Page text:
Chery has just inaugurated its 150,000-unit plant in Jacareí (São Paulo state), although the actual start of production isnt due until the end of the year. Here, technicians adjust a jig on the body line

Chery has just inaugurated its 150,000-unit plant in Jacareí (São Paulo state), although the actual start of production isn't due until the end of the year. Here, technicians adjust a jig on the body line

Since the landing of the first Chinese-made vehicle in 2008, the Changhe M100, the Brazilian market has been reasonably receptive but the mood has changed with time.

Initially, the new brands' lack of tradition and history in Brazil was offset by really competitive prices and fully-trimmed models with all features contemporary consumers prize.

But difficulties once the new Inovar-Auto automotive regime imposed protectionist rules and induced importers of complete vehicles to become local manufacturers. Yet even before the new regime, which took too long to be implemented and regulated, the two best known Chinese brands, JAC and Chery, had signalled intent to build plants in Brazil.

To the end of last December, JAC had sold about 61,000 units in Brazil since 2011. Chery, which had arrived two years earlier, topped 48,000. Both automakers'  tallies were well below those originally planned, caused by increasing import costs, fiercer competition and a certain selectivity trend notable recently amongst Brazilian buyers. However, this did not stop more Chinese brands from settling in as full importers, like Geely (this year) and Zotye (soon).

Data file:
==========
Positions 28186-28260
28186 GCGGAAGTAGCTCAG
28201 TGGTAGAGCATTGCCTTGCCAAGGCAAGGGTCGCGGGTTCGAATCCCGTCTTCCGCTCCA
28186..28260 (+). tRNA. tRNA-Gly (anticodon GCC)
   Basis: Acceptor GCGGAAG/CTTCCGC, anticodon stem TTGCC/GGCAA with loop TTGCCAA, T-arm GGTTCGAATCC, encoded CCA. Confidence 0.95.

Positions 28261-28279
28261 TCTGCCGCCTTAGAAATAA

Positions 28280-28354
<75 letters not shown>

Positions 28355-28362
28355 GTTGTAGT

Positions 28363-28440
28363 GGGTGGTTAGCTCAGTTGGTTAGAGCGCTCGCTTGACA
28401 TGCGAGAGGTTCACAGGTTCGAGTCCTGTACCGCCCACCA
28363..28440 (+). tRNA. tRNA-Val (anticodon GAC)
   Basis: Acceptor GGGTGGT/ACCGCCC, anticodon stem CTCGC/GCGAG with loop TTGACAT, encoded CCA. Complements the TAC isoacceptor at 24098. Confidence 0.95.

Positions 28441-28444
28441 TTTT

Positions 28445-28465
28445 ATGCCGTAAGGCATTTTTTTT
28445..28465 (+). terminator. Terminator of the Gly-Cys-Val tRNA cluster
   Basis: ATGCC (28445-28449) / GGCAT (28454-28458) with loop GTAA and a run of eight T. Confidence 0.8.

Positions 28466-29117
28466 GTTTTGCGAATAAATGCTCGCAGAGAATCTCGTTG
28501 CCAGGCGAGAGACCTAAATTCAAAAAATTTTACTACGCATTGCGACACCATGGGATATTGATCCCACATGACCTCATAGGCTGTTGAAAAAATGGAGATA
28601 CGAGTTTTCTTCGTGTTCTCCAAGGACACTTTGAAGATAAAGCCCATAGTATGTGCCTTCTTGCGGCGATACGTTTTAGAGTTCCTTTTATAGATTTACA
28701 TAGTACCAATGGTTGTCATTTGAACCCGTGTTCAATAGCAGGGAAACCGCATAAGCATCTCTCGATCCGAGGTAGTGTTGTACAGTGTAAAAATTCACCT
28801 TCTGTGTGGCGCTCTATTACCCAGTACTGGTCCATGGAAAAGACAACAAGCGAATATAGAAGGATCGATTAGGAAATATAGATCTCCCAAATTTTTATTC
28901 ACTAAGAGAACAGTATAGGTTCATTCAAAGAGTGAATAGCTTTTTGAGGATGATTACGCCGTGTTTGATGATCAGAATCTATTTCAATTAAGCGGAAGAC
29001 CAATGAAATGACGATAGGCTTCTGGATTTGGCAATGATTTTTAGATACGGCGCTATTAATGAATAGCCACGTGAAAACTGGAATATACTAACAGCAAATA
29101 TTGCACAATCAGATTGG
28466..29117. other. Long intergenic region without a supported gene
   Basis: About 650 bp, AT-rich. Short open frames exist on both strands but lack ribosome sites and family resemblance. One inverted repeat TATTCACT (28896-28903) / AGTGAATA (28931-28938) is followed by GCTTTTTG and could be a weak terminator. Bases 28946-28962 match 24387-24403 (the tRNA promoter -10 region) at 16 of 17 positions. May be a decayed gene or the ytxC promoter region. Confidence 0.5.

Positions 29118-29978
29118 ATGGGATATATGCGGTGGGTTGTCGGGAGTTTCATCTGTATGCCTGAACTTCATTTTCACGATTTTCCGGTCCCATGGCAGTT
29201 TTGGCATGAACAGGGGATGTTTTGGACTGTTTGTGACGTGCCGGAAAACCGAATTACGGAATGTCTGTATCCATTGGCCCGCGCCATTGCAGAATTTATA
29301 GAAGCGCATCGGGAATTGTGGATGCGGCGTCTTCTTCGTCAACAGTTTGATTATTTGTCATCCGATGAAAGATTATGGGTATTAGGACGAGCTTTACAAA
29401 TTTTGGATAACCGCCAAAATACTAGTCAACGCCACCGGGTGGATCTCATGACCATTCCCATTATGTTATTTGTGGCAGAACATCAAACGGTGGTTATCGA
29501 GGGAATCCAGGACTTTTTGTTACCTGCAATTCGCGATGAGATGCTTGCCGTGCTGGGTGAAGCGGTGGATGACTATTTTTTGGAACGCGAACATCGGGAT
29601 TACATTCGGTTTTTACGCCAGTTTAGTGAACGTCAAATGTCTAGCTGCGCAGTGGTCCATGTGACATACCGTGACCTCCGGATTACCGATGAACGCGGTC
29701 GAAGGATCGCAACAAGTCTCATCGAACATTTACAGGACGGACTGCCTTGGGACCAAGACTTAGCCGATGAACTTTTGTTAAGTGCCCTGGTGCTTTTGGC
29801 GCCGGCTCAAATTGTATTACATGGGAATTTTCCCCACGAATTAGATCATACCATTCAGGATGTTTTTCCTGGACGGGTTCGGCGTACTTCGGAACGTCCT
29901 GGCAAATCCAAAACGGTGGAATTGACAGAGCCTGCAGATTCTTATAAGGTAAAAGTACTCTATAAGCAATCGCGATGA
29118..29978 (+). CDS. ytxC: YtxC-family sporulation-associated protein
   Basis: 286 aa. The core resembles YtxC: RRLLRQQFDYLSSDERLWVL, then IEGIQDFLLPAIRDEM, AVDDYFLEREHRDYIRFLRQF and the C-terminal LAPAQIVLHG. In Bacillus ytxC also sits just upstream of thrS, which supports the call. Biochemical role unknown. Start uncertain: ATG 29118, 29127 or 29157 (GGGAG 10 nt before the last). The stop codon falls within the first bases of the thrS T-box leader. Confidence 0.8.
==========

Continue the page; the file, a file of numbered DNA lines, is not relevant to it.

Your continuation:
Chery has just inaugurated its 150,000-unit plant in Jacareí (São Paulo state), although the actual start of production isn't due until the end of the year. This move alone - perhaps seen by buyers as a vote of confidence by Chery in Brazil - has boosted sales in the last months (to 10,000 units in 2014 to the end of August). Total spend in Brazil will reach BRL1.2bn/US$550m and will include an engine plant plus technical and design centre on the assembly plant site.

Plans include exports to the rest of Latin America, an ever more difficult task for those facing the mammoth 'Brazilian cost" of building and shipping vehicles. Despite delayed construction - now affecting JAC in Camaçari (Bahia state) as well - Chery is leading in the race to expand its dealer network to match the increased local availability of factory-fresh cars.

The automaker has also refocused its range for this market. It starts with the Celer compact hatchback and saloon, followed by the soon-to-be-redesigned QQ subcompact (May 2015) and the (early 2016) successor to the current Tiggo compact SUV. Prices for each range from BRL32,000/$14,200, BRL24,000/$10,700 and BRL52,000/$23,100, respectively.

Chery and JAC each hope to nab a 3% share of the Brazilian light vehicle market by 2018, but this seem a too-ambitious goal in a country where 60 brands now vie for customer attention.